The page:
PHOENIX (AP) — Arizona’s top health official, who has been the face of the state response to the pandemic, is leaving the role next month, Gov. Doug Ducey said Wednesday.
Dr. Cara Christ, director of the Arizona Department of Health Services, has accepted a role as chief medical officer for health insurance provider Blue Cross Blue Shield of Arizona.
“When Cara Christ became a doctor, she did it to help others and save lives. That’s exactly what she’s done,” Ducey said in a statement. “She dedicated countless hours to protecting millions of Arizonans from the COVID-19 pandemic — and she’s done it with grace, stability and confidence.”
Her last day will be Aug. 27, making her the department’s longest serving director, according to Ducey. She assumed the role in May 2015 after working in other capacities there.
Christ rose to national prominence during the height of the COVID-19 pandemic and after vaccines became available. Under her leadership, Arizona was praised as a model for other states after setting up an around-the-clock mass vaccination site at State Farm Stadium in Glendale. In February, she gave a virtual tour of the facility to President Joe Biden and Vice President Kamala Harris.
She has had her share of criticism during the pandemic as well. Some questioned why Christ did not lobby for more restrictions or mitigation measures during some case surges, especially when the state’s major hospital systems feared being overwhelmed.
One of those critics was her predecessor, Will Humble. He worked under Republican Gov. Jan Brewer and left two months into Ducey’s first term.
“I hope we don’t get someone who sees their job as working for the governor,” said Humble, who leads the Arizona Public Health Association. “Then you will be getting somebody unwilling to push back and consider the ramifications of the coming decisions.”
During his tenure, Humble wasn’t always in sync with Brewer’s office but that wasn’t unusual.
State health officials “work for the people of Arizona. Yes, they report to the governor but they work for us,” Humble said.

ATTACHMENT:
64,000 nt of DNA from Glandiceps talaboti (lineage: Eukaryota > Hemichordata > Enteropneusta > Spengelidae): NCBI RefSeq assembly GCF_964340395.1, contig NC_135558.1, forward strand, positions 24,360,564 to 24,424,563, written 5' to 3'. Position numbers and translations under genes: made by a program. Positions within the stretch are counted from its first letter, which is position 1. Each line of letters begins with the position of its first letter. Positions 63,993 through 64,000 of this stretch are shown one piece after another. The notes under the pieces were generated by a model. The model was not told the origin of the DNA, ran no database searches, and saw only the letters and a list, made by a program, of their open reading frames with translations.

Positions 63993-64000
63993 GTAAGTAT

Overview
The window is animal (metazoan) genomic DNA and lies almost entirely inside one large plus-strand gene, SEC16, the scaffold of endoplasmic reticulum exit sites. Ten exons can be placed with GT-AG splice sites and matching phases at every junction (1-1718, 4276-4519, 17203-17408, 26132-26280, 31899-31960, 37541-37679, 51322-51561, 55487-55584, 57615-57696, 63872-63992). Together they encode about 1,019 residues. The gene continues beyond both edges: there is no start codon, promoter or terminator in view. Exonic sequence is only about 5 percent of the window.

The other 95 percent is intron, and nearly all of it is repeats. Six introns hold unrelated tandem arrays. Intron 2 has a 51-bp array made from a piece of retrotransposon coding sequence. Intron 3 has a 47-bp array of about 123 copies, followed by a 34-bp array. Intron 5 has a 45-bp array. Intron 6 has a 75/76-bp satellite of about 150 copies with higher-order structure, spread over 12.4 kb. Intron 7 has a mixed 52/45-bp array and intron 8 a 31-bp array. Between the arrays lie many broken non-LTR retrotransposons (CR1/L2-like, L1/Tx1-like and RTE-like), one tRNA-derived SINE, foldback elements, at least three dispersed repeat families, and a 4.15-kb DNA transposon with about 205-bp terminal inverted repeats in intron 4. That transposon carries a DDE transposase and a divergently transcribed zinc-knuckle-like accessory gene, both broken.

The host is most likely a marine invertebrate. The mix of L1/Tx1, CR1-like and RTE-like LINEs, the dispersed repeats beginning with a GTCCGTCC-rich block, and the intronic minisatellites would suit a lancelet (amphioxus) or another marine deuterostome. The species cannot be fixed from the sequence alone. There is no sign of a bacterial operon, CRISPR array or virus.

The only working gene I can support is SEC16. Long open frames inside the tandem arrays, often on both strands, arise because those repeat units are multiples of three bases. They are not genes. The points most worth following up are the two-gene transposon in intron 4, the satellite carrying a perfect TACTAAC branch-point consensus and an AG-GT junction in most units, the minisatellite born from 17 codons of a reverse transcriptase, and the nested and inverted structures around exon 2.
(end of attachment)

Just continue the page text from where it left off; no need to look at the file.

Pam Kehaly, Blue Cross Blue Shield of Arizona president and CEO, said in a statement that Christ will work in the areas of medical policy and provider relations. She described Christ, who she collaborated with at mass vaccination sites, as someone “known for thinking big, approaching health strategically, and leveraging the best of medicine and science.”
Christ’s departure comes as Arizona reported 1,361 new COVID-19 cases and two deaths on Wednesday. The state, like others in the U.S., is seeing another surge in coronavirus cases, but the newest numbers are a slight drop from figures documented over the past week.
Hospitalizations from the virus also rose to 973, with more than a third of them, or 332, occupying ICUs.
The increases being seen nationwide prompted the Centers for Disease Control and Prevention to reverse some masking guidelines Tuesday. The agency recommended that even vaccinated people wear masks indoors in parts of the country classified as having substantial or high transmission. It also urged students and staff at schools to wear masks regardless of vaccination status.
Ducey remained adamant against mask mandates. But Arizona Department of Health Services officials said the state will match the newly recommended mask guidelines for K-12 students.
Arizona health officials also said people who are not fully vaccinated have made up the majority of coronavirus cases, hospitalizations and deaths since March.
Over 6.7 million vaccine doses have been administered in Arizona to date. Over 3.7 million people — 51.7% of the state’s population — have received at least one shot of vaccine and over 3.3 million people are fully vaccinated.